“Although, speaking from experience, there will also be the odd valuer bucking the trend, sometimes for good reason, other times for professional opinion or their own risk prevention,” he added.
Mr Carlson added: “Unfortunately, this does happen, and it is not something that we or our colleagues across the industry want to see. Fortunately these cases are only small in percentage, but we understand that it can cause complications with the customer, the structure of a loan, and can create friction in the process – it does for us too,” he said.
“We make the assessment based on the data and evidence available and our knowledge of the market. Where there are differences, the valuer will make comments within the report to provide the reasons,” he said.
Noting this issue, Mr Kingsley suggests that one potential solution could be having valuations based on broader ranges. He elaborates: “While I always recognise valuers are qualified and trained professionals in their field, all valuations are ultimately an opinion of value at a moment in time, so it is not an exact science... I believe valuers should be able to quote in tight ranges rather than an exact amount, given that, often, two or more valuers will settle of different exact valuations.”
With the property market continuing to break records, the key to managing any potential valuation shocks for clients is to manage expectations and keep track of market trends.
Ms Wolfenden comments: “First of all, it is all about setting the expectation with the customer upfront; setting the reality that a valuer is going to value a property generally from a risk-adverse stance, if they need to sell in a short period of time perspective, so it is going to be a lot lower. Then it’s looking at the comparable sales, because sometimes you might have to do a little bit of homework to make sure that they understand the property down the road isn’t the same.
“For investment properties that are brand sparkling new and haven’t been built yet, I generally allow a possible valuation variance of up to 10 per cent. I use the car analogy with brand-new property; you might pay a high premium price for your brand-new car, but the minute you drive it out of the showroom, you’ve lost 10 per cent. So, I always accommodate a 10 per cent variance,” she says.
WBP’s Mr Carlson agrees, adding: “A challenge for the market and our industry collectively is managing the expectations – not every house in Australia will experience the same value increase (or decrease) uniformly. Education and setting up for alternative scenarios with the customer is really important, and brokers are great at that.”
As such, he recommends that brokers use tools that are widely available to indicate if there may be a challenge with the valuation (CoreLogic, PriceFinder, PropTrack, REA, Domain etc) and keep track of recent comparable settled sales within close proximity to the property in question. As well as using automated valuation models for indicators of value, he adds that brokers can also bear in mind any confidence scores and the value range and, in some cases, may be able to request upfront valuations from lenders, which can help brokers structure the deal before submission, as opposed to having to react if the valuation comes in lower than expectations after the application has been submitted.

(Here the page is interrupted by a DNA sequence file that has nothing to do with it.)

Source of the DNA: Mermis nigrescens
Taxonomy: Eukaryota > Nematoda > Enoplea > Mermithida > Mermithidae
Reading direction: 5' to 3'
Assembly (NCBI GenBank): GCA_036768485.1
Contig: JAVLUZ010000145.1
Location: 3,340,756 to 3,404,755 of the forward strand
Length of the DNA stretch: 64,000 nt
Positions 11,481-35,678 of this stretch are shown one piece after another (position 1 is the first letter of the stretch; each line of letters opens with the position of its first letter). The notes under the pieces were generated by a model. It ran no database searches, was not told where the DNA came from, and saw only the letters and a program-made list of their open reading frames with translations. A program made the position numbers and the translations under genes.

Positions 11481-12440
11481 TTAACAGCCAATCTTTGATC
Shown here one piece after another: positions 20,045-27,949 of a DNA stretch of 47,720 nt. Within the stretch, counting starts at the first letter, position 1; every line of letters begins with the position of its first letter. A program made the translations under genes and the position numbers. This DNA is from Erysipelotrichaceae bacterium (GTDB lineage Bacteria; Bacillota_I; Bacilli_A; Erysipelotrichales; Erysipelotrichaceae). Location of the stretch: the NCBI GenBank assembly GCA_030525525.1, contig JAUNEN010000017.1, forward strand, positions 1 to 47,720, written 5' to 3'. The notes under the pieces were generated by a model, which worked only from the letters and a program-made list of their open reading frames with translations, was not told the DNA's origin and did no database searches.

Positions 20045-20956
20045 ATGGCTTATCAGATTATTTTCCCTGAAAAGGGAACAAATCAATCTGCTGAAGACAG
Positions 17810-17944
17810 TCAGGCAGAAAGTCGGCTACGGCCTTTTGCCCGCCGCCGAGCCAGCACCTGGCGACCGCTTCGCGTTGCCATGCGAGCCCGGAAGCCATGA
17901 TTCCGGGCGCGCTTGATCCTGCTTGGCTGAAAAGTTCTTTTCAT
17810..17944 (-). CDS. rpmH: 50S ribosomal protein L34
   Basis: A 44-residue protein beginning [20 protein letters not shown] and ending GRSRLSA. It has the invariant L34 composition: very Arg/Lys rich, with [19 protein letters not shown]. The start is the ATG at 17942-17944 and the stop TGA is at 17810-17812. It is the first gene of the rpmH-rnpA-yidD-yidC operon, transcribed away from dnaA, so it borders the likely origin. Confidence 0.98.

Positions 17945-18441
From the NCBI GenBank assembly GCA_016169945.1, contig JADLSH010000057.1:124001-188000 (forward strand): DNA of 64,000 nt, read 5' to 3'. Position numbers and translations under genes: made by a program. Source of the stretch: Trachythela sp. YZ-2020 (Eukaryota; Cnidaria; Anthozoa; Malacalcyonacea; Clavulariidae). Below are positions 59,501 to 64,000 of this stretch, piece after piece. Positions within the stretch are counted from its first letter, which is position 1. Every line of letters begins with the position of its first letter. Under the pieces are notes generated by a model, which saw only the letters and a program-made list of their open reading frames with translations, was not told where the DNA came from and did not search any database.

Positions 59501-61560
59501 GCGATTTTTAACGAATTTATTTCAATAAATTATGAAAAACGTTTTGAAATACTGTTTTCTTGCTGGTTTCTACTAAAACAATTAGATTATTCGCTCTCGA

Indeed, NextGen.Net’s chief customer officer, Tony Carn, highlighted that brokers are able to order valuations through ApplyOnline for many lenders, which can have the added benefit of improving turnarounds, too.
Speaking to The Adviser, Mr Carn says: “Some lenders are now enabling a broker to order the valuation [through ApplyOnline] rather than going on a third-party portal. They can order the valuation quickly, but then also use that data to convert to an application. The best use case, though, is actually a broker starting an application, inputting the security details and then ordering the valuation. The key thing there is there is no rekeying of data; there’s no margin for error. That’s helpful if you’re doing an approval in principle, for example, which is still over a quarter of all locations in the market.”
Mr Carlson concludes: “Engage with local experts, seek opinions – again this is more about sensing if there are potential issues and therefore helping manage the customer experience – and if the broker has evidence and thinks there is more information that can support a higher value, then lodge a query as per the lender’s process.”
Annie Kane is the editor of The Adviser and Mortgage Business.
As well as writing about the Australian broking industry, the mortgage market, financial regulation, fintechs and the wider lending landscape – Annie is also the host of the Elite Broker and In Focus podcasts and The Adviser Live webcasts.